MIDDLEBORO — The Board of Selectmen is urgently wrestling with what they call “the complicated recreational marijuana laws” that may leave the town with four facilities that could sell recreational marijuana.
Under state law, any medical marijuana facility that signed an agreement prior to July 1, 2017, could open a recreational marijuana facility.
Middleboro has signed five host agreements for medical marijuana facilities and four of those under agreements could also sell recreational marijuana because its owners signed prior to July 1, 2017.
Selectmen discussed the matter last week when Town Manager Robert Nunes gave an overview of state regulations regarding medical and recreational marijuana facilities. The facilities are allowed in areas zoned under general use with a special permit issued by the Zoning Board of Appeals.
Nunes gave selectmen a summary of the law and said since the town voted in favor of the state ballot question to legalize marijuana, four of the host agreements it issued for medical marijuana could now also sell recreational marijuana. The vendors would have to apply to the state for a license and negotiate a new host agreement with the town.
On Nov. 8, 2016, the “Town of Middleboro residents supported Question 4, which approved the legalization, regulation, and taxation of adult use marijuana by 621 votes,” said Nunes in a May 7 email to selectmen.
“Unless the town establishes a bylaw, all four Medical Marijuana Agreements signed prior to July 1, 2017 can convert without further input from the Town,” said Nunes.
“There’s not much the town can do if the four come before selectmen now,” said Nunes.
The town has a second option to ban recreational marijuana facilities according to Nunes, “A special or regular election may be held to vote on an outright ban of adult use (through a ballot question).”
The town could also establish a moratorium to delay adult use marijuana until Dec. 31, 2018, but this would require a two-thirds vote of town meeting for a zoning amendment, Nunes told the selectman.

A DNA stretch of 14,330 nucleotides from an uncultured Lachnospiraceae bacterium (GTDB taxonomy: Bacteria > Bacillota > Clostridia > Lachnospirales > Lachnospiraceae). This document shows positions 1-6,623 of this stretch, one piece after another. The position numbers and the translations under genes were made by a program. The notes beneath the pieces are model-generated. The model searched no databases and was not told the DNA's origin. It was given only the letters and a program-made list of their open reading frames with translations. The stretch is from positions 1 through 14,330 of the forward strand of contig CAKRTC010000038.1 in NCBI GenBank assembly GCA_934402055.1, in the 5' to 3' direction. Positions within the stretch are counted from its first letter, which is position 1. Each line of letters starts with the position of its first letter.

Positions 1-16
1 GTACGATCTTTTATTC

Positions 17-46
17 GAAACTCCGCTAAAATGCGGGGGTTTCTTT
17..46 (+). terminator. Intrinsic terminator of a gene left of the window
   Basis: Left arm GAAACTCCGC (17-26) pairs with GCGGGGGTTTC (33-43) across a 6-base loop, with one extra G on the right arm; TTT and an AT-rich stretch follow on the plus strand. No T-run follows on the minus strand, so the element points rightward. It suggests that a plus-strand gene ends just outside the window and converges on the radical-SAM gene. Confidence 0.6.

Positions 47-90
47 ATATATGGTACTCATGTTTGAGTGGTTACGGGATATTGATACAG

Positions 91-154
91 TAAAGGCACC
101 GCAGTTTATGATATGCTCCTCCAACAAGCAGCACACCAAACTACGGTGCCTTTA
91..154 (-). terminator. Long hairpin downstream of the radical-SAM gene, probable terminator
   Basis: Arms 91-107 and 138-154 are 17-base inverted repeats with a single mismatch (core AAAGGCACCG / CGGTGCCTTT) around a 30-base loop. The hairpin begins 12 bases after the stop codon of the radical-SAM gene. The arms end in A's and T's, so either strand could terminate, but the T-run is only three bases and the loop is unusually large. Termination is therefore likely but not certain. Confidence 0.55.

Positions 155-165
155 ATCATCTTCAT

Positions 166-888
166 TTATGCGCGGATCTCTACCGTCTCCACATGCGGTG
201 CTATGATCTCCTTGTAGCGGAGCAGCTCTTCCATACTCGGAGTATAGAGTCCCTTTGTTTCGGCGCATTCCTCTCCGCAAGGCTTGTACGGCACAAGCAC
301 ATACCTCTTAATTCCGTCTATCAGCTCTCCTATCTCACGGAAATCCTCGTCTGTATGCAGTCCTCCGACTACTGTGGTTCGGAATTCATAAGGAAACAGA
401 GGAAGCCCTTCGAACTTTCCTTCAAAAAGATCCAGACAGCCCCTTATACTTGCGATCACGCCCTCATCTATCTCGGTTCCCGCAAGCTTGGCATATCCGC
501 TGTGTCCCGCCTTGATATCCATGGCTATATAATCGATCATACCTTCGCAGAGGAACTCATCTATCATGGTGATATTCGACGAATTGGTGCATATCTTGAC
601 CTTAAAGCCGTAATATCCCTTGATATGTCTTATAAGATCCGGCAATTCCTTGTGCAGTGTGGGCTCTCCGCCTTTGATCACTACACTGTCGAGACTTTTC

“I would be interested in pursuing more local control through a by-law,” said Selectman Vice-Chair John Knowlton adding, “If we do nothing, we have no local control.”
“I am in favor of capitalism and I am in favor of competition. Seems like there is some money to be made here,” said Planning Board Chairman Adam Bond. “We need discussion to see if people want to limit it to one or want all four.”
“I am not sure what the general public had in mind when they voted for this,” said Selectman Neil Rosenthal who supported moving forward with a bylaw limiting it to one noting that the town could call for a special town meeting rather than wait for the Oct. 3 special Town Meeting.
“Town Meeting plays a big role,” said Rosenthal, in reference to the town’s options.
Rosenthal called the law “extremely confusing” and recommended the selectmen get an opinion from town counsel, “The more I read it the more confused I get.”
“It might not be a bad idea for the Town of Middleboro to hire someone who has a little more legal expertise in this. Clearly this is an important issue not only to Board of Selectmen but to the residents and business owners in the town,” said selectman Allin Frawley. “And I don’t know if we are the most qualified people to be making this decision. I think some guidance may be prudent.”
“I think it is a good idea going to outside legal counsel. I don’t have a problem with that,” said Nunes.
The selectmen asked Nunes to do further research and look into hiring an attorney to advise them. They agreed to place the matter on their May 21 agenda for further discussion.